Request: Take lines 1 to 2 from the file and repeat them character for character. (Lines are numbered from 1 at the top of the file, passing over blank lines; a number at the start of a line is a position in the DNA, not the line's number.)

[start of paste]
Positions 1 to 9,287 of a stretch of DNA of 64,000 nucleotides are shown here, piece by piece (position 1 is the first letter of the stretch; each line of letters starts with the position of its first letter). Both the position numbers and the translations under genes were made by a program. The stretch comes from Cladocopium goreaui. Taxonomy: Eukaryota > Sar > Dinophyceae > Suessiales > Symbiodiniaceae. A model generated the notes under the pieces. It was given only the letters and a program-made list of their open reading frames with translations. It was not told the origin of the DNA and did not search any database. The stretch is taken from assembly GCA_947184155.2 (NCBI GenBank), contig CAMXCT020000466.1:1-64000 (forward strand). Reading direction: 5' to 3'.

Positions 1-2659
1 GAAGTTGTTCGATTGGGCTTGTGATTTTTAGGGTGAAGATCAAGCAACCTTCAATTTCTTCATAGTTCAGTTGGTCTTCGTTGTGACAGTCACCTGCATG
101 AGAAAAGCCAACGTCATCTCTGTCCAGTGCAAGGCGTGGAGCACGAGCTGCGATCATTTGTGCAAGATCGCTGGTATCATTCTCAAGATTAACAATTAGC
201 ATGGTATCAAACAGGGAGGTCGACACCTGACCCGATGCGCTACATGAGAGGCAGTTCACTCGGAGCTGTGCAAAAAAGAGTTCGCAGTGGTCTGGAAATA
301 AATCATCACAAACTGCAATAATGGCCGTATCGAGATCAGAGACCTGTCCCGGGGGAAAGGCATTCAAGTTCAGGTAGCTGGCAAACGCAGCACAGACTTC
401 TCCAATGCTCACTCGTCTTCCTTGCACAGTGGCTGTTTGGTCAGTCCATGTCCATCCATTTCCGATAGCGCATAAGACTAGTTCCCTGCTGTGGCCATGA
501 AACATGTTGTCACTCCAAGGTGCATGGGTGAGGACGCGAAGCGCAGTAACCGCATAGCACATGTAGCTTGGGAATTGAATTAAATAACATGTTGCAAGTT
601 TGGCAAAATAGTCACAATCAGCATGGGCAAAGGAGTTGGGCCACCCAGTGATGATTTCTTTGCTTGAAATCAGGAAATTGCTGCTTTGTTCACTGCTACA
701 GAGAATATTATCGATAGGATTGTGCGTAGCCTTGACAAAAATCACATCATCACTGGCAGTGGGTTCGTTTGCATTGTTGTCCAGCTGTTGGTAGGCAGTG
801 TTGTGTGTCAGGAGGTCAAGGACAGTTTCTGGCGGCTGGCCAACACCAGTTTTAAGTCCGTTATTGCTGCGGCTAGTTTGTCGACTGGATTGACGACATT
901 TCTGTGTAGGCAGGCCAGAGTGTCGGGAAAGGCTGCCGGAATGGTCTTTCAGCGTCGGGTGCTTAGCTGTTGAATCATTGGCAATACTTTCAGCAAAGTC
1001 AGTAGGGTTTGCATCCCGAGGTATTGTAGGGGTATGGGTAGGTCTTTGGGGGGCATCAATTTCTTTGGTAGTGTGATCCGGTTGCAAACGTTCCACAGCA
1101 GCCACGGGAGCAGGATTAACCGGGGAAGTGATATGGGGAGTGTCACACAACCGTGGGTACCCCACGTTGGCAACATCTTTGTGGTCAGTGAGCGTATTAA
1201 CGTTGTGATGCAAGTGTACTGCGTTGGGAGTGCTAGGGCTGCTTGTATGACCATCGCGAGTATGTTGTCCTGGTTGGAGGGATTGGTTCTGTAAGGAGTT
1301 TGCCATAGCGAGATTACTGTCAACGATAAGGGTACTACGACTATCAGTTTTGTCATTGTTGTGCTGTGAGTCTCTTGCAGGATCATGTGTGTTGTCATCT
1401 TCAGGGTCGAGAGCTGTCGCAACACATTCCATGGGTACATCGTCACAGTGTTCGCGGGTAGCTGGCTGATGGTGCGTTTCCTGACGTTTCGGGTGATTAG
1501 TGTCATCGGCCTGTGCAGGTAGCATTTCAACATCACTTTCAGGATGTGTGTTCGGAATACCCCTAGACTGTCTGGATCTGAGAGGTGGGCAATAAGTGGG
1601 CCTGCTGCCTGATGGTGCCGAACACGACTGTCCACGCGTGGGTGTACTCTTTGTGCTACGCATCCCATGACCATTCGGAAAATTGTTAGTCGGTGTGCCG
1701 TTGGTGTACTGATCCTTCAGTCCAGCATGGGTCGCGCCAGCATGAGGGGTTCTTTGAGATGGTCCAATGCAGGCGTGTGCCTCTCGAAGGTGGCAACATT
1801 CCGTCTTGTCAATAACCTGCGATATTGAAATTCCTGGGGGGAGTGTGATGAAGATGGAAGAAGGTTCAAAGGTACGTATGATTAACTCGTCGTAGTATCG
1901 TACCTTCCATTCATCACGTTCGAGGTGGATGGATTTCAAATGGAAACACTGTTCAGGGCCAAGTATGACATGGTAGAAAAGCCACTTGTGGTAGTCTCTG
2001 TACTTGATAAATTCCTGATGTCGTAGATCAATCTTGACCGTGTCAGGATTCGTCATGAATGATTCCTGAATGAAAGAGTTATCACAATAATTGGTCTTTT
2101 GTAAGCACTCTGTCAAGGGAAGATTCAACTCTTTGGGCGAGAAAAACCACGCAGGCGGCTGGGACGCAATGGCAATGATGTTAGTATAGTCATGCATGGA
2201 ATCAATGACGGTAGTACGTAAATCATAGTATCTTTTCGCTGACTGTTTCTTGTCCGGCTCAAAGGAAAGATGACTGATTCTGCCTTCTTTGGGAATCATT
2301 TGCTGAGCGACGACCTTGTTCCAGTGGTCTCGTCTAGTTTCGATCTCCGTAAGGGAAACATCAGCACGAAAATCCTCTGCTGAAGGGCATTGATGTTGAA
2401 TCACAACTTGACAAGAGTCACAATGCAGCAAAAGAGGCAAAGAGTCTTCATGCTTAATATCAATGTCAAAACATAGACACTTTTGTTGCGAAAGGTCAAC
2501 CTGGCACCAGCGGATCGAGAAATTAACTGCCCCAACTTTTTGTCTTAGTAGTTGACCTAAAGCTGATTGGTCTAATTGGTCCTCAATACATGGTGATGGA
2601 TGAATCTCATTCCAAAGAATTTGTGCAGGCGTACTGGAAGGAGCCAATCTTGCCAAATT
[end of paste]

Positions 1 to 9,287 of a stretch of DNA of 64,000 nucleotides are shown here, piece by piece (position 1 is the first letter of the stretch; each line of letters starts with the position of its first letter). Both the position numbers and the translations under genes were made by a program. The stretch comes from Cladocopium goreaui. Taxonomy: Eukaryota > Sar > Dinophyceae > Suessiales > Symbiodiniaceae. A model generated the notes under the pieces. It was given only the letters and a program-made list of their open reading frames with translations. It was not told the origin of the DNA and did not search any database. The stretch is taken from assembly GCA_947184155.2 (NCBI GenBank), contig CAMXCT020000466.1:1-64000 (forward strand). Reading direction: 5' to 3'.

Positions 1-2659